Louisiana Lowlands

Louisiana is undoubtedly a unique place; the Acadian, French, Native, and Western African influences on culture, food, and architecture combined with the distinctive coastal marshes and swamps that dominate the delta make the state unlike any other. Our last visit in 2017 was my first time there and we sampled quite a bit of the small town culture, learned about plantation-era and Acadian history, explored a bayou by boat, and more in between our Habitat builds, but after five years we were both eager to return.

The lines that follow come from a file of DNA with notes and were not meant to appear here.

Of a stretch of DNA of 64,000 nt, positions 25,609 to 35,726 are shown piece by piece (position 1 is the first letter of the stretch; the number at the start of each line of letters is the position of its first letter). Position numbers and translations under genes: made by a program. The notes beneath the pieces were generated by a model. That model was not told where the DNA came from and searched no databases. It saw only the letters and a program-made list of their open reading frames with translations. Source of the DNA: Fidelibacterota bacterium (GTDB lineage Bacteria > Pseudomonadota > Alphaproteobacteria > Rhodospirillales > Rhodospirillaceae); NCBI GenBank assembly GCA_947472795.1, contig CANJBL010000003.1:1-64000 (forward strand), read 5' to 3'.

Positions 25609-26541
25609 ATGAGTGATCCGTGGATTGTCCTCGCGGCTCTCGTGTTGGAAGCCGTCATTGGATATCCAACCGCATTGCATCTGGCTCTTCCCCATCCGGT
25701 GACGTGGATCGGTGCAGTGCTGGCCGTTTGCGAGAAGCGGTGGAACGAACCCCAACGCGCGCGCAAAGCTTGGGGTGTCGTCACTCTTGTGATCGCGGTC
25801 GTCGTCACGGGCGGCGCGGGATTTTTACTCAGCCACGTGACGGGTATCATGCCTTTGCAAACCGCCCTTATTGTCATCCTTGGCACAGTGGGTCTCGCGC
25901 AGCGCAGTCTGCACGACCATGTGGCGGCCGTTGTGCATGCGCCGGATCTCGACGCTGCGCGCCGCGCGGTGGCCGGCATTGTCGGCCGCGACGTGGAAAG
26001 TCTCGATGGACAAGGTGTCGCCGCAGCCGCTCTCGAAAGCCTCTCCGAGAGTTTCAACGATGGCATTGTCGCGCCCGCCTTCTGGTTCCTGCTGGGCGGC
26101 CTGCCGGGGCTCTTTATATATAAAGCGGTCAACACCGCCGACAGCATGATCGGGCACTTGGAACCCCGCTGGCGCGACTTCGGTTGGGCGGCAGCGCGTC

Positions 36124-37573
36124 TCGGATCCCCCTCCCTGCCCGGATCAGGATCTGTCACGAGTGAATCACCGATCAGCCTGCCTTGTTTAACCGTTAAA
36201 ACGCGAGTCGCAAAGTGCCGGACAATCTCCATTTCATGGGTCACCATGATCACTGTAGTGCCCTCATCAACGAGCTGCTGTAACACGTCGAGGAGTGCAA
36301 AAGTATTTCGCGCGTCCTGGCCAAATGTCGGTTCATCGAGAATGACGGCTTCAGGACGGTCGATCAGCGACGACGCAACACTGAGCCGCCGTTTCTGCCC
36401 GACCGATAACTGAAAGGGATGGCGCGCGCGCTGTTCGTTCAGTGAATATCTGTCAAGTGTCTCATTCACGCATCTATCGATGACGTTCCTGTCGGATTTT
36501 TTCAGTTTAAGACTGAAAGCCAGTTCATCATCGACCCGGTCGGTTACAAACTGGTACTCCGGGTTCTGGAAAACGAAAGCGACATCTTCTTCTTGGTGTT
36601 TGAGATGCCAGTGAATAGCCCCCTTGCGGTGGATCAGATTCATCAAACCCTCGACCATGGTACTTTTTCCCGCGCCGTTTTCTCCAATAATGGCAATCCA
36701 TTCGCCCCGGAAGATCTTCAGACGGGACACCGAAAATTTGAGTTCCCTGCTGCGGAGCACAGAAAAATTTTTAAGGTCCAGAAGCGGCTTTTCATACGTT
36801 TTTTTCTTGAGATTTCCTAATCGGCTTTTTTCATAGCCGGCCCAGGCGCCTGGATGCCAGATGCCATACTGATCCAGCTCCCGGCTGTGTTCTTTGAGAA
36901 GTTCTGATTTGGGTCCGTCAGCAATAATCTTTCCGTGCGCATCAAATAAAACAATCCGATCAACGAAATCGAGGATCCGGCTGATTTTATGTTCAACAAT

This visit was decidedly lower key than our first, spent mostly around the Atchafalaya Basin and the swampland of the Gulf Coast exploring back roads and small towns while seeking out places we could walk with Allie. We found more than a couple of the latter in Lake Fausse Point and Burns Point State Parks as well as around the towns we stopped in. Tom also had a chance to eat some Cajun food and I had a chance to drink my beloved Envie Pale Ale at Parish Brewing. One historical activity we did manage however was a brief stop at the Cypress Sawmill Museum, where the history of logging the massive cypress trees that characterized the swamps up until the twentieth century is documented. It was surprising both that these original trees were as massive as they were and that nearly all of the cypress in the swamps bayous today are second growth, only about 100 years old. It was interesting – and more than a little sad – that the experience of the bayous and lowlands would have been quite different only a century ago before these behemoth cypresses were turned into lumber and shipped nationwide.